(This draft considers my writing process for academic purposes. I didn’t really consider the fact that I could also detail my process when writing for pleasure until I had already written this. Oops!)
If I could control my own writing process, it’d go something like this: I would receive an assignment prompt. As soon as I got home, I’d sit down (my brain teeming with ideas) and design a colorful, sprawling mind map. Each neatly and carefully drawn bubble would correspond to a different body paragraph in my essay. Shortly afterwards, I would hand-write a draft in twirling cursive, the words tumbling out of me Nabokov-style in a half-creative, half-logical exchange.
That’s how I wish my writing process would go. I crave the structure of knowing exactly where my thoughts are going. I long to be able to effortlessly pair together seemingly incongruous words. I yearn to form sentences that mesmerize. In short, I want writing to be easy.
But usually, writing feels a lot like digging for quarters right before doing my laundry — necessary, desperate, and full of dread. When I begin embarking on the uncharted territory that is an assignment prompt, I have no idea where I’m going. I’ll think anxiously about the assignment for several days, chewing on it as I ride the bus home. I’ll fall asleep with it on the back of my mind, I’ll brainstorm out loud as I shower, and I’ll meticulously pore over the Internet for hours on the hunt for an inspired idea.
Eventually, I will officially take a step forward into the unknown: I’ll figure out something I want to write about. And 99% of the time, it’s trite and not even CLOSE to inspired, but it’s always a seed of an idea. (At this point, I constantly have to remind myself that it’s not necessarily what you write about, but how you write about it.)
Next comes the germination stage of my writing — this involves getting my thoughts out into the universe. I do this by essentially projectile-vomiting words onto my laptop screen and forming them into some sort of a draft (although I do sometimes wonder whether writing by hand would be a little more…I don’t know…creative? Less prescriptive? But typing so far has worked for me). Writing the first draft is a stilted process — my introductions are written after my conclusions, body paragraphs are jumbled up as I develop later ideas before earlier ideas — but these paragraphs eventually join into a cohesive whole that, no matter how crappy, leaves me feeling extremely relieved. I consider completing this milestone to be reaching a base camp of sorts.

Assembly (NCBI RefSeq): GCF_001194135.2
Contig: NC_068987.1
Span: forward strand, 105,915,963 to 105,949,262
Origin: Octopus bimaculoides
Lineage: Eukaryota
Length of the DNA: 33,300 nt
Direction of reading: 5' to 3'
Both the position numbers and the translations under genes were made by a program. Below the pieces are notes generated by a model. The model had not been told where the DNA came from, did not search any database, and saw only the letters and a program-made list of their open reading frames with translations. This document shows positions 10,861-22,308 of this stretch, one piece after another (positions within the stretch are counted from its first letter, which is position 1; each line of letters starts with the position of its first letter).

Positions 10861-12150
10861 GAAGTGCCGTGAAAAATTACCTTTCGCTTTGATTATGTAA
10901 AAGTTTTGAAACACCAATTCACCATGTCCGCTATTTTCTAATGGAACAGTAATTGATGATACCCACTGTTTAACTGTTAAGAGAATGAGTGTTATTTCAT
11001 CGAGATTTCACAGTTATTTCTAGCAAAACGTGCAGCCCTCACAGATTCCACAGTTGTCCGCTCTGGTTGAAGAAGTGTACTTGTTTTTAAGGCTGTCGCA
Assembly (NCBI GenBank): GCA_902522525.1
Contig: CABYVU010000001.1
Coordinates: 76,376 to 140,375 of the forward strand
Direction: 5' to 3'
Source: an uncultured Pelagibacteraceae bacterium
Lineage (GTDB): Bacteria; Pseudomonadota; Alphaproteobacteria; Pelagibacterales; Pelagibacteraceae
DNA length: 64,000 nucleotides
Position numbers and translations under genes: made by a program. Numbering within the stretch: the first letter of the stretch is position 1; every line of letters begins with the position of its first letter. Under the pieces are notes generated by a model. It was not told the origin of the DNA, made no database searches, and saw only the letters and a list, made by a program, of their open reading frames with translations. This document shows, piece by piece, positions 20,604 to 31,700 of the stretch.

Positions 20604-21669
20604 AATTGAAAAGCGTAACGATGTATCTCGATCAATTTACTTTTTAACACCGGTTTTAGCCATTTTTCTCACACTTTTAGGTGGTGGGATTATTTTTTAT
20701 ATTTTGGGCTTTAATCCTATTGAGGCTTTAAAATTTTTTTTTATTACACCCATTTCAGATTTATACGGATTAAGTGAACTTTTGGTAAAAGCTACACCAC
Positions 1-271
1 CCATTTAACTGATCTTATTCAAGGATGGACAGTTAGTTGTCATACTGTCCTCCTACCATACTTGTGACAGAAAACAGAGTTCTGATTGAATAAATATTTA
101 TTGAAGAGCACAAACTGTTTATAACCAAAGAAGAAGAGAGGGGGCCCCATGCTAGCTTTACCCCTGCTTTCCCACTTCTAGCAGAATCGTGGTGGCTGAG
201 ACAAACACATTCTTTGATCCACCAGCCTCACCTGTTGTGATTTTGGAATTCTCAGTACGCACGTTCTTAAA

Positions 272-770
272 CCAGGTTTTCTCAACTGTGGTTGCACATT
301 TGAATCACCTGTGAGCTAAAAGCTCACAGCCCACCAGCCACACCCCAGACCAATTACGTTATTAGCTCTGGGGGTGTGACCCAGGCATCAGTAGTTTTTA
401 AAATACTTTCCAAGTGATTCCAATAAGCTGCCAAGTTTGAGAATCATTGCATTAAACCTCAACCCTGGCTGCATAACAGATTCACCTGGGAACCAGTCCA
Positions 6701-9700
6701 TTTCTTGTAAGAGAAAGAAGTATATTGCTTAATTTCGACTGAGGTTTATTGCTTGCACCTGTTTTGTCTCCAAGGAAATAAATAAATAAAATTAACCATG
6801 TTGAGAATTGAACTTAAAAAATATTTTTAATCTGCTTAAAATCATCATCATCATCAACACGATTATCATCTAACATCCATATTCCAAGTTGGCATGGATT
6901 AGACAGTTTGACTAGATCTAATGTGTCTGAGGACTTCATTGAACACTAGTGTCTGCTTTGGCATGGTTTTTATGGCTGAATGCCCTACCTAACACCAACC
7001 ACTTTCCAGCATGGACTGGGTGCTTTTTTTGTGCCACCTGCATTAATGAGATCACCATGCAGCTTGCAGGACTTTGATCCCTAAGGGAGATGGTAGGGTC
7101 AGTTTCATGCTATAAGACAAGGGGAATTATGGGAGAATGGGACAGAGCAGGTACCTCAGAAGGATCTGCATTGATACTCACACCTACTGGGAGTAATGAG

Perhaps the most important stage in the growth of my essay is revision. My favorite English professor John Rubadeau always says that “Good writing is the revision of shit drafts.” And I’ve learned that he’s right. No matter how awful I think my first draft is, I’m always surprised by how many good (or, at the very least, semi-good) ideas are embedded inside of all of the garbage.
I always have to let my first draft simmer for a few days. Once I’ve had some distance from my paper, I’ll begin the revision process by carving out the few gems I can find, outlining a very general structure to organize them, and then rewriting, rewriting, and rewriting. On we go!
(At this stage, it always helps to receive peer reviews or to get a friend to look at my paper. It helps to have a set [or sets] of objective eyes to tell me what’s wrong, what’s missing, what’s extraneous, etc.)
As my deadline looms closer than ever, I’ll print out my final draft. I’ll painstakingly read it aloud until I’ve identified every possible mistake I can locate. Then I’ll painstakingly reread it backwards. I emphasize painstakingly here because I am, unfortunately, as Type A as it gets, and so I stubbornly cannot let go of any potential errors until the paper is safely nestled in the hands of my professor. Now is when I begin to exhale — the end is in sight!
When I finally give my work in, I’m usually surprised to note at the new life I’ve created in my hands. I’ll admit that, sometimes, it’s a life that’s already withered. But sometimes, it’s a life that promises to produce another set of seeds and sprouts.
It’s always gratifying to know that what I’ve written is a living, breathing argument; I’m always a little proud of myself when I write something that goes on a journey.
After all, each time I write, I do too.